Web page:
Matt said...

Well eventually Social Security will have to be scrapped or the US will have to default on its debt which will effectively scrap it(one would think). If you look at the DC Universe and lets say Superman. He can't go on forever as Clark Kent. For one people would start to realize he hasn't aged when they are retiring. Superman would have to create a new identity every 50 years at the least to still be able to stay active as a super hero. The whole reason he works at the Daily Planet is to find when there is trouble without attracting attention. Going to Marvel I don't know how Wolverine makes his money but I thought most of his expenses were paid by Professor X and the X-Men in which case they are not immortal and he does not pay taxes on that so can't make Social Security. Before that he traveled around a lot and did jobs for cash or switched aliases frequently to avoid attention. My point is that most "immortals" will stay off the books or will have to change aliases so as not to attract attention. That is the whole point of their alternate identities.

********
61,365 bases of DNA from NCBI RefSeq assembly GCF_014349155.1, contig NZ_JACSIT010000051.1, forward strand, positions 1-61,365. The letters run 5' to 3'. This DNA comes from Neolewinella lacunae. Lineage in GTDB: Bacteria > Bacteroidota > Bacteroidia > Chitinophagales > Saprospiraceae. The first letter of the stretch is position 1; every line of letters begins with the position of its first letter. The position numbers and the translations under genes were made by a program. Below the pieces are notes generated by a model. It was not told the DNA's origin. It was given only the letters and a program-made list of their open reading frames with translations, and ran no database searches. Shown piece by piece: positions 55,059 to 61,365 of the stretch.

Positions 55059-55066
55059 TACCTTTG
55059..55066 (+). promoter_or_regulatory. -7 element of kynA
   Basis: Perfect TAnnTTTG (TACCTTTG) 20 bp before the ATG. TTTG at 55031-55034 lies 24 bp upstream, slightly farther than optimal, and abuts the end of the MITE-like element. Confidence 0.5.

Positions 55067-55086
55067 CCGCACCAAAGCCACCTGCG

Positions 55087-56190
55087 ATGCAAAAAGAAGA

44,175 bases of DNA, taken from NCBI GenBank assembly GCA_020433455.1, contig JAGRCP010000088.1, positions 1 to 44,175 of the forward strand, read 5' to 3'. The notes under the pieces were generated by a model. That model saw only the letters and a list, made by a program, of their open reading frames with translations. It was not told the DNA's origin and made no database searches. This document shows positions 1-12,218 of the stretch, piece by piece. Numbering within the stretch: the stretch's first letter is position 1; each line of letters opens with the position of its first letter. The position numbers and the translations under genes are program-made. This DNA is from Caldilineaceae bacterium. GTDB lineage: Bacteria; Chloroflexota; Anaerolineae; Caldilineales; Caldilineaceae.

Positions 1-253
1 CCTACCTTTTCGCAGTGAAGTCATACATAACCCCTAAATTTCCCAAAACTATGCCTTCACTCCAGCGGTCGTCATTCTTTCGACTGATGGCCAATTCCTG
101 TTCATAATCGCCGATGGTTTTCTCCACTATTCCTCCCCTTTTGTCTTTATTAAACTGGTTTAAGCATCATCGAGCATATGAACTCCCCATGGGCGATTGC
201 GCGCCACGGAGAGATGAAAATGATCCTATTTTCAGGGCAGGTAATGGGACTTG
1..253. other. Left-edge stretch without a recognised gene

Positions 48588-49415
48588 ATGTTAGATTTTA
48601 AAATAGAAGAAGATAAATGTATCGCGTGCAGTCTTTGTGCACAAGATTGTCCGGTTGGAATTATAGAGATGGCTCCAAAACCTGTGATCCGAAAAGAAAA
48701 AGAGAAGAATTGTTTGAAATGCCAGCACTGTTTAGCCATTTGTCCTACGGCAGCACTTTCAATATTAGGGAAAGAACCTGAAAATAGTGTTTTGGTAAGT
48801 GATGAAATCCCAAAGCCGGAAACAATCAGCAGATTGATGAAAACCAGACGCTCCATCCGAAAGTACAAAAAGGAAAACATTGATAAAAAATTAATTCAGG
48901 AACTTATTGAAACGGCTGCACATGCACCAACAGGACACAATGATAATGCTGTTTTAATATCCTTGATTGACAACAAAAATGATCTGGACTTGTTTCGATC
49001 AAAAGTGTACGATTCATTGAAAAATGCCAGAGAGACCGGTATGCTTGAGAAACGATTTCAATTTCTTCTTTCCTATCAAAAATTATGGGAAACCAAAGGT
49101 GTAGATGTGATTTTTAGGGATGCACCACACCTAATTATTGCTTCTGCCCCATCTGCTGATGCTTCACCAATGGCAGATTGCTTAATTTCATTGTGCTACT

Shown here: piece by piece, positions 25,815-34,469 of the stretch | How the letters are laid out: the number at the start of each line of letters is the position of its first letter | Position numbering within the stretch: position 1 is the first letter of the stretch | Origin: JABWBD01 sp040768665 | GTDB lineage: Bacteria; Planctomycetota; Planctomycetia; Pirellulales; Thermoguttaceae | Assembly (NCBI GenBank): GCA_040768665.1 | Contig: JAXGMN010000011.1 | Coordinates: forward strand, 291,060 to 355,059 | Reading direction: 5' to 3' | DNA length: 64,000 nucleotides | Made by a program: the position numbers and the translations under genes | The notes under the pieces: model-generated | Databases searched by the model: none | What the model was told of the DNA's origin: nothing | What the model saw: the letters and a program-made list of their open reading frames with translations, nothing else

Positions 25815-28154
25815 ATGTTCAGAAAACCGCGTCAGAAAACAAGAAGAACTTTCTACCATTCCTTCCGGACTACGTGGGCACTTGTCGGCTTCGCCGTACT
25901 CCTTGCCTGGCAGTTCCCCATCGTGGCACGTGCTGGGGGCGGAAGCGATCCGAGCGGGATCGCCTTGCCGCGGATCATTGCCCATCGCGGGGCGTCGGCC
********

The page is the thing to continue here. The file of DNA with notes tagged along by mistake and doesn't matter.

Seangreyson said...

Actually you know. In order to keep social security from collapsing, I think we may need to round up all superhumans, put them in camps guarded by giant robots, and prevent them from breeding.

Otherwise social security will collapse, and the superhumans will become our masters, forcing us to build pyramids in thier honor as slave labor.

This message brought to you by the Bolivar Trask Foundation.

But seriously I think the point about secret id's is valid so long as comic book society continues to value it.

As soon as superhumans become public then we run into the problem of needing a benefit cap. That seems like it would be the easiest legislative solution (though it would likely need to be reviewed every 10-20 years to make sure it still reflects current life expectancy).